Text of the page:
Imad Wasim shapes Pakistan in his consistent image, and a new era begins

Osman Samiuddin writes with a resounding victory in the first T20 on Friday night in Dubai, paced by Imad Wasim's 5 for 14, Pakistan seemed to step toward the consistent ideal they seek.
Pakistan bowler Imad Wasim celebrates a wicket against West Indies on Friday night in Dubai. Francois Nel / Getty Images / September 23, 2016
Pakistan bowler Imad Wasim celebrates a wicket against West Indies on Friday night in Dubai. Francois Nel / Getty Images / September 23, 2016

“We have decided now, as a group, that we will be consistent.”

These were the words of Imad Wasim on Thursday, the day before his side took on West Indies in the first T20.

Consistency would not be quite such a perplexing ideal if it could be achieved simply by the decision of a group of men to become consistent. Otherwise we would not know of Shahid Afridi as we do now.

But at least on the very small sample of the last two T20s Pakistan have played – and remember, once, less than a decade ago, they were the format’s sharpest shooters – some iota of consistency can be glimpsed.

Their last T20 result was a resounding nine-wicket defeat of England at Old Trafford; to that they can add a nine-wicket win over the West Indies in Dubai on Friday night. The Afridi era, outdated and stale, is well and truly over. The era of Sarfraz Ahmed has begun.

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If it is too early to say so of the entire team, Wasim himself has definitely taken on the missive to be consistent. He has been a key figure in Pakistan’s limited overs performances recently, if a solitary one in the ODIs in England.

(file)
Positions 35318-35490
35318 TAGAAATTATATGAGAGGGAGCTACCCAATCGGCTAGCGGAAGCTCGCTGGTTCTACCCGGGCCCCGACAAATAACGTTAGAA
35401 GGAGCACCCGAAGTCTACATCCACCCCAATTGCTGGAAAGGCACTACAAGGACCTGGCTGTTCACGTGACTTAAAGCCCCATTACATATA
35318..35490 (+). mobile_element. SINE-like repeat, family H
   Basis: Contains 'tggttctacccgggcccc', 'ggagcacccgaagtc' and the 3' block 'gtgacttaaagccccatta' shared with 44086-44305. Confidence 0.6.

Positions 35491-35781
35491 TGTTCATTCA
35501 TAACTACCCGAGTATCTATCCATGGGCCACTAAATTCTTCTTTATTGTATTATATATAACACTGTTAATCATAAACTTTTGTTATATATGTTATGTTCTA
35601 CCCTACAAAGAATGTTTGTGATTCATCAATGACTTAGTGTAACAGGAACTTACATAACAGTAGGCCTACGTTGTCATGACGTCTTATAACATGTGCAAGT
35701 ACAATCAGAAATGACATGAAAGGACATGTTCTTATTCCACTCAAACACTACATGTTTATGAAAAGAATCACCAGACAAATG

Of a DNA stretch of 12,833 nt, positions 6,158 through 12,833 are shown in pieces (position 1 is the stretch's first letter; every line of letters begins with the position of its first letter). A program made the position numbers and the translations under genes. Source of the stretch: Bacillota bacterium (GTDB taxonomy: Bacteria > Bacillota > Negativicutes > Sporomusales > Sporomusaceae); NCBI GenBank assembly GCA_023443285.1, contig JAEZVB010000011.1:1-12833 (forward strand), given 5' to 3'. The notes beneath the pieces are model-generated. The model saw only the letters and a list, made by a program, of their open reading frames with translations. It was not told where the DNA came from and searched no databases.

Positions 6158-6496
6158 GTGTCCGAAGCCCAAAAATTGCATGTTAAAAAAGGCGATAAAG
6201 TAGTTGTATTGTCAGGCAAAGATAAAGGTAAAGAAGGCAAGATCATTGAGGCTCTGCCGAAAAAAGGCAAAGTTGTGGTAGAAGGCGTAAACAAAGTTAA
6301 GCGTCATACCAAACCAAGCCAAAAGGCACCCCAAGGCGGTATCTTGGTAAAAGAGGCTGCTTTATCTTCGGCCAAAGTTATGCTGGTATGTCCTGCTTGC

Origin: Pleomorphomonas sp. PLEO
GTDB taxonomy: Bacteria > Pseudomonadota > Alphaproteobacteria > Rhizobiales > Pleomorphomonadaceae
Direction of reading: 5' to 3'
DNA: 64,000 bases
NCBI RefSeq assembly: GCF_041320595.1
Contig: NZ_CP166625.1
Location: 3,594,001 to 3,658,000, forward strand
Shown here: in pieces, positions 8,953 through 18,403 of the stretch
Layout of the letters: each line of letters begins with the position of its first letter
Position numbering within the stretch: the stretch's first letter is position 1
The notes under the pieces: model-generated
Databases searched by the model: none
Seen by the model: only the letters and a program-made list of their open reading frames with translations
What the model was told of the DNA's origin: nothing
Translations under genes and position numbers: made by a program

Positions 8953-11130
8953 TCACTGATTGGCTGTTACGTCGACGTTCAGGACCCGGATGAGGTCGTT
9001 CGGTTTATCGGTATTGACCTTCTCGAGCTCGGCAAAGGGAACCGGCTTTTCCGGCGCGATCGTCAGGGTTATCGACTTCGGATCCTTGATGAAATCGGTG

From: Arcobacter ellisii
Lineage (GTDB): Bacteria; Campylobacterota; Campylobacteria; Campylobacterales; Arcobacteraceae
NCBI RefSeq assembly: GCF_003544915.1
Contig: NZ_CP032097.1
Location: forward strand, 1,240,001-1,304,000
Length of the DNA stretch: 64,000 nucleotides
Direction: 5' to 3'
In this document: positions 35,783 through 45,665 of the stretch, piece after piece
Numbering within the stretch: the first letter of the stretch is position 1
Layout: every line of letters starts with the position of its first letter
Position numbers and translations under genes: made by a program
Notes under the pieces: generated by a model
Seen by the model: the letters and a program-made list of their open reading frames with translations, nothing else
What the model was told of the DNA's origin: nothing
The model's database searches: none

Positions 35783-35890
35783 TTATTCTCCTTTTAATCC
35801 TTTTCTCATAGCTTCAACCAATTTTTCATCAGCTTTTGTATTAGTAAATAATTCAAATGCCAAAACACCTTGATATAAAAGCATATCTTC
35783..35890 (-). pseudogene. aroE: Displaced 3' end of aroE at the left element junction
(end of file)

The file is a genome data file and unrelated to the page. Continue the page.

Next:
Since beginning the limited overs leg of the tour with five for 14 against Ireland, Wasim scored over 150 runs in the ODIs against England without being dismissed once and picked up four economical wickets.

In the sole T20, he set the tone for an unexpectedly energetic performance by opening the bowling and taking two for 17.

Given that form, it was only inevitable that he would star against the West Indies. Even then, five for 14, to become only the second Pakistani bowler to take five wickets in a T20 (Umar Gul has done so twice), felt a bit much.

He is a curious kind of bowler, one that could only have emerged with the growth of T20. He is not a spinner per se, but a slow left-arm in-dipper. He does not usually bowl with the conventional spinner’s grip and his stock ball is one that – and take your pick here – either just does not spin, or gently swings in.

At some point you wonder whether batsmen will clock on to this and start playing him as such, but they have not for now (and the nature of the format means he keeps succeeding). Opening the bowling, he took three wickets in his first two overs with this stock delivery.

Effectively that was the game right there. Consistency is something the West Indies could do with too: two T20s ago, they hit 245 against India. On Friday night, they were 48-8 at one stage.

They looked oddly adrift, or at least too much so for a world champion side. They have changed in personnel but crucially in spirit since that giddy April evening in Kolkata when they won their second World T20 title.

And more than most sides in this format, they are a tournament team, willing themselves on in games with meaning.

Only a common-sense innings from Dwayne Bravo helped them recover to the relative heights of 115. With Jerome Taylor he put on 66 for the ninth wicket, a T20 record for that wicket.

The total was not nearly enough, though at least it did allow the crowd to witness the kind of quality Babar Azam has to offer with bat; his stylish, unbeaten 55 saw Pakistan home with 34 balls to spare.

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Published: September 23, 2016 04:00 AM

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